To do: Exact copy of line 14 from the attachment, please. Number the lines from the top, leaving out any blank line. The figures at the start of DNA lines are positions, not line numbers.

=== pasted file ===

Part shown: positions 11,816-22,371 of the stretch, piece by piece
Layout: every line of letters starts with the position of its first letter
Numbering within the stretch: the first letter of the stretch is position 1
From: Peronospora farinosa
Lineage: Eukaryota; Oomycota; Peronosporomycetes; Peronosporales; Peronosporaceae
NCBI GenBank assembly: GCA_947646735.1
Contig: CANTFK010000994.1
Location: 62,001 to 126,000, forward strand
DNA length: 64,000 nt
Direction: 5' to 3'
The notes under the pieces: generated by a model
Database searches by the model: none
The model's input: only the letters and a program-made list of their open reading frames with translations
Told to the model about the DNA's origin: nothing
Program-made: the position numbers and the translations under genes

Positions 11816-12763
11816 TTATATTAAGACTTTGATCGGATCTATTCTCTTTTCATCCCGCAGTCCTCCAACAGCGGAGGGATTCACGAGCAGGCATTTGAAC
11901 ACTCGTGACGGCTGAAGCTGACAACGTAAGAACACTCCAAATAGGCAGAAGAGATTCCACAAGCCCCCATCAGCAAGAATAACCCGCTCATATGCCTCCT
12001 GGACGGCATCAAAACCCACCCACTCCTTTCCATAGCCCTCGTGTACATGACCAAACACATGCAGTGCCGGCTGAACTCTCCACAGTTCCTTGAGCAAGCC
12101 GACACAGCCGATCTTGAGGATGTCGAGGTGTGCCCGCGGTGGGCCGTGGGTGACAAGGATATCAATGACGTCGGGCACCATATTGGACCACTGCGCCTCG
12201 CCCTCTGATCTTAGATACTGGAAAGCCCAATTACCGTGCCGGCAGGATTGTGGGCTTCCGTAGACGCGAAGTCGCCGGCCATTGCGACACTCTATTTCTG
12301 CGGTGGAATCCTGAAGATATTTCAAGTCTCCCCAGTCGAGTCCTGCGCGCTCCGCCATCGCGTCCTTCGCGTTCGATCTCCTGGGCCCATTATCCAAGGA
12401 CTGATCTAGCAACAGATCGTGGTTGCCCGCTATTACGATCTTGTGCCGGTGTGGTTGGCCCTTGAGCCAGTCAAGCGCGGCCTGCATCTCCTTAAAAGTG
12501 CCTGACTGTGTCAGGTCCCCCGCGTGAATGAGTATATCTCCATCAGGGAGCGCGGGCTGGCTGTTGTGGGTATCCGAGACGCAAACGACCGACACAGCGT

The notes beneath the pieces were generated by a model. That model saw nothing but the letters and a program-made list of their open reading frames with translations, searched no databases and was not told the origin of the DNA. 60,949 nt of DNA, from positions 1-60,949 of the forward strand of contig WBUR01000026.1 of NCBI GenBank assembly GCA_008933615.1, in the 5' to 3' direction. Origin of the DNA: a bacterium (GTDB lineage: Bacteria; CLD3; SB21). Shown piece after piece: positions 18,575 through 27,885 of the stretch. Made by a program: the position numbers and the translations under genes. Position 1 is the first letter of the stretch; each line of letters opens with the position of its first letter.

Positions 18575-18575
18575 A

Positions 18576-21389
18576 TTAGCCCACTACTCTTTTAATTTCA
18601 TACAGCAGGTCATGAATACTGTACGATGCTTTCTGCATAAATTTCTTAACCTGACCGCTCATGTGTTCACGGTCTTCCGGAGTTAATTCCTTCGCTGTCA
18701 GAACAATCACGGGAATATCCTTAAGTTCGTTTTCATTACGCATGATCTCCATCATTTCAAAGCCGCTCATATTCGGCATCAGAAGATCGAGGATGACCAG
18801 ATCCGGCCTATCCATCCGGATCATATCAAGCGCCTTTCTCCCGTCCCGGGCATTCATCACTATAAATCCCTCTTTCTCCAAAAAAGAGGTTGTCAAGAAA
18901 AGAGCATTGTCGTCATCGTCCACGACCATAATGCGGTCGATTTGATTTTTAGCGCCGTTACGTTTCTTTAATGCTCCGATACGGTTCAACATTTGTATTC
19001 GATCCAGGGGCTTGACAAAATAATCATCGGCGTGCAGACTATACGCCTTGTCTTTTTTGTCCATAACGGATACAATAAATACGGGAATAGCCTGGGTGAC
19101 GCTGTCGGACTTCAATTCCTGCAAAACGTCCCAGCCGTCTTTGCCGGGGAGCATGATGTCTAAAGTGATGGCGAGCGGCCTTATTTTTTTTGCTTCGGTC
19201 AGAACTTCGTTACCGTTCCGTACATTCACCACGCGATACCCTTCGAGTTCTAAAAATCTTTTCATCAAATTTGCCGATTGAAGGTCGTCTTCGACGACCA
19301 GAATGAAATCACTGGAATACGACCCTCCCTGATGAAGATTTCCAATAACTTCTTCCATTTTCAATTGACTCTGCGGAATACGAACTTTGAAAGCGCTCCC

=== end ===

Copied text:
Told to the model about the DNA's origin: nothing